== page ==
Oveta Culp Hobby (right). Image from the New York World-Telegram and the Sun Newspaper Photograph Collection.

Born: 1905 (Killeen)

Died: 1995 (Houston)

Noted For: Oveta Culp Hobby was a civil servant, journalist, and politician noted as the director of the Women’s Army Corps; as the first secretary of the Department of Health, Education and Welfare; and as an early president of the Texas League of Women Voters.

The road to the Texas House of Representatives…

Although Oveta Culp Hobby wasn’t quite old enough to vote when the 19th Amendment was ratified, she was likely already considering how she was going to wield her voting power—and marshal the voting power of others—long before she cast her first ballot.

Oveta’s mother set an early example of community service, while her father, an attorney who served in the Texas legislature, encouraged a keen interest in politics. In 1925, following two years’ study at Baylor Female College (today the University of Mary Hardin-Baylor), Oveta went to work as a legislative parliamentarian for the Texas House of Representatives, a position she held until 1933.

During this era, she joined the ranks of other Texas women who were leveraging their still-new voting enfranchisement to find their place in politics, serving on the U.S. Senate campaign for Tom Connally and helping to organize the 1928 National Democratic Convention in Houston. In 1929, she ran for a seat in the Texas House, but was defeated by a Klan-backed candidate. This experience triggered a shift in Oveta’s career trajectory, and she eventually took a job in the circulation department of the Houston Post, later acquired by the Houston Chronicle.

It was around this time that Oveta became reacquainted with family friend William P. Hobby, the newspaper’s president and the former governor of Texas (who had also signed the first law allowing Texas women to vote.) The pair married in 1931, the same year that Oveta became president of the Texas League of Women Voters. Oveta would go on to fill a number of roles at the Post, including bylining a nationally syndicated Sunday column about parliamentary procedure. The Hobbys eventually purchased both the newspaper and a Houston radio station and TV station, KRPC. Oveta later became the top executive of all three media companies.

Wartime and post-war leadership…

In 1941, as the U.S. readied for potential entry into the world war, Oveta was tapped to head the Women’s Interest Section in the War Department Bureau of Public Relations, where she was charged with identifying ways that women could serve the U.S. war effort. After the creation of the Women’s Auxiliary Army Corps (WAAC), Oveta was named its first director, and when the WAAC was eventually integrated into the U.S. Army she entered with the rank of colonel.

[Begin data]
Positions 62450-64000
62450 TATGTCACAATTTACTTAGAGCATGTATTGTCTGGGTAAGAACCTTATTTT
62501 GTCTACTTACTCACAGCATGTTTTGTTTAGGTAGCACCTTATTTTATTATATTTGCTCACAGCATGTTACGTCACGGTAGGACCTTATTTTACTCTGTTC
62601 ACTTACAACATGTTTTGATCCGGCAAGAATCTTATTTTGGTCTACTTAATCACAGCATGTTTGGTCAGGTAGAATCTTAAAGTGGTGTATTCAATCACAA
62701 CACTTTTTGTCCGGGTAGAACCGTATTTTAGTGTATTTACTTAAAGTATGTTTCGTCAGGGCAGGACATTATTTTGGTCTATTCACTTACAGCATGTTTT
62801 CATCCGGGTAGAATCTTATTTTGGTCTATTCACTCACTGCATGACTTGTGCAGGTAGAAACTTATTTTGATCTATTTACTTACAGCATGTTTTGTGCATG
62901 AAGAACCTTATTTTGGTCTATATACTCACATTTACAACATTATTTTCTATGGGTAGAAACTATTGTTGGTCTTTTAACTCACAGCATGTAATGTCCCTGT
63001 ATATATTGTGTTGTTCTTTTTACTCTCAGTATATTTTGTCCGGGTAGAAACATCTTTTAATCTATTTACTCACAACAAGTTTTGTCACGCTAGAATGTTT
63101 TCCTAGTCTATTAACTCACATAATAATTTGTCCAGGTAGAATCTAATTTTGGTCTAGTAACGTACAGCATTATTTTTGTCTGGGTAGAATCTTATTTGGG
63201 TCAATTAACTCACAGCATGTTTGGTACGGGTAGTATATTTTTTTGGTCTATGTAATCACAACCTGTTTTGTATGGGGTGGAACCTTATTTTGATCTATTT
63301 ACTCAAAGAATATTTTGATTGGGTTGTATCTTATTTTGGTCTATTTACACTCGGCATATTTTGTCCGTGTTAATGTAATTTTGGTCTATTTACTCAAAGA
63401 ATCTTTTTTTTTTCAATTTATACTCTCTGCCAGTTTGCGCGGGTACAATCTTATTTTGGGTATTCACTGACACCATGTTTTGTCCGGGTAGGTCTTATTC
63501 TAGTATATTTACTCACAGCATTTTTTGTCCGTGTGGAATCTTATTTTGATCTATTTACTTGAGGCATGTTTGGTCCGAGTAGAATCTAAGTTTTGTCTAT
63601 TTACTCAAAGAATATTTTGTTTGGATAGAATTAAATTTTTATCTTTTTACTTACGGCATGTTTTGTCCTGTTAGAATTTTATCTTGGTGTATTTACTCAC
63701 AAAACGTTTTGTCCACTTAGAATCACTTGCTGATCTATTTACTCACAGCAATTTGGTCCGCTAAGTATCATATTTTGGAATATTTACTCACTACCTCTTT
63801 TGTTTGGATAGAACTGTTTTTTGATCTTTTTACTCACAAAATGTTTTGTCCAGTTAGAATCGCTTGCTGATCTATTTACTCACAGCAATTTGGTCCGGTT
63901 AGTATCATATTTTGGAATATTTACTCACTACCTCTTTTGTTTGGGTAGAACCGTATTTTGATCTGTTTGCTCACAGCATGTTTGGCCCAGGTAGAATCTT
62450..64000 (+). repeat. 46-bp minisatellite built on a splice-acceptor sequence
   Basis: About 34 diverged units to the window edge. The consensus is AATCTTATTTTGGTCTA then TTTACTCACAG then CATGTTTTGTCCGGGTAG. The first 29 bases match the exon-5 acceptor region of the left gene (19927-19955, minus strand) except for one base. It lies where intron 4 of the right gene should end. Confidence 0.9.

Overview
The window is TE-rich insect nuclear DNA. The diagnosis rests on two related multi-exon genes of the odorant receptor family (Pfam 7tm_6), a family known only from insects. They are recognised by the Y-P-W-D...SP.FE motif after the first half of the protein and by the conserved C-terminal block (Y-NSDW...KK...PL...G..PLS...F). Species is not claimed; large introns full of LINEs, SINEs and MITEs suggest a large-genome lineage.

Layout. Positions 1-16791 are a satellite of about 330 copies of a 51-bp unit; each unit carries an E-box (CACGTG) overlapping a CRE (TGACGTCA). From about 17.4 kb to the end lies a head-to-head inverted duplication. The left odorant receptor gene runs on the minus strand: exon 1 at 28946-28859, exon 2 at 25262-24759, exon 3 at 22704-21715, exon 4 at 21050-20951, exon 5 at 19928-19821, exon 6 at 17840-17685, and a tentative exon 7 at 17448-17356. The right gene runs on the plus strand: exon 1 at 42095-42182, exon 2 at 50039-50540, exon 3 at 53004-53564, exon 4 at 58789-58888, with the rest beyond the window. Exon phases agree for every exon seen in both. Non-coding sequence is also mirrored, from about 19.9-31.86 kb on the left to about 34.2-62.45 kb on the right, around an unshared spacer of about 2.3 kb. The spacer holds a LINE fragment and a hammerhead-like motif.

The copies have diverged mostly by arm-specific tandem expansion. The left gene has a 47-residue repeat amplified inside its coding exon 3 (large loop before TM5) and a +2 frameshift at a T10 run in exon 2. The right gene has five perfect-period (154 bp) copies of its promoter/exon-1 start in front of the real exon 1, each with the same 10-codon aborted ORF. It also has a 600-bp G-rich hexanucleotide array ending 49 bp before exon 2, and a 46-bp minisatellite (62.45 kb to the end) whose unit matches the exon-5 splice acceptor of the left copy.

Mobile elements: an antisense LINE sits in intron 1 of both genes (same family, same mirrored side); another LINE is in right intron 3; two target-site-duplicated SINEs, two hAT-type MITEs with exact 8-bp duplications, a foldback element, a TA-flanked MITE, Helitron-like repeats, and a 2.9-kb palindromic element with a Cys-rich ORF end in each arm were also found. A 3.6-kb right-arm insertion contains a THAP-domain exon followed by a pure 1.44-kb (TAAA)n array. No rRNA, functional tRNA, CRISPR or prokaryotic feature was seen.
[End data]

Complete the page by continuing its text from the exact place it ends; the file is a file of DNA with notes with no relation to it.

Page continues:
The members of the WAAC were the first women (other than nurses) to wear army uniforms and receive army benefits. During her tenure, Oveta lobbied for equal treatment, training and job assignments for the women under her command. In 1945, the army awarded Oveta the Distinguished Service Medal, marking the first time the honor was conferred upon a woman.

After returning to the Post at the war’s end, Oveta remained active in politics,  and in 1953 she was appointed by President Dwight Eisenhower to serve as the secretary of the newly-created Department of Health, Education, and Welfare, where she oversaw the distribution of the first polio vaccine in the U.S.

She continued her activities in publishing and public service for many years following, including another presidential appointment (this time from Lyndon B. Johnson) on the National Advisory Commission on Selective Service, as well as a stint on the board of directors at Rice University.

Throughout her career, Oveta was noted for her stamina and work ethic, her ability to remain calm in a crisis, and her advocacy for equal treatment for all. She was singled out for many awards and honors during her lifetime and afterwards, including induction into the Texas Women’s Hall of Fame and the National Women’s Hall of Fame, honorary degrees, and commemoration on a U.S. Postage stamp in 2011. There are also a number of facilities named in her honor, including the library at Central Texas College, and an elementary school in Killeen, and the Oveta Culp Hobby Soldier and Family Readiness Center at Fort Hood.

Additional Learning:

“Memories of Oveta Culp Hobby”: By Senator Kay Bailey Hutchinson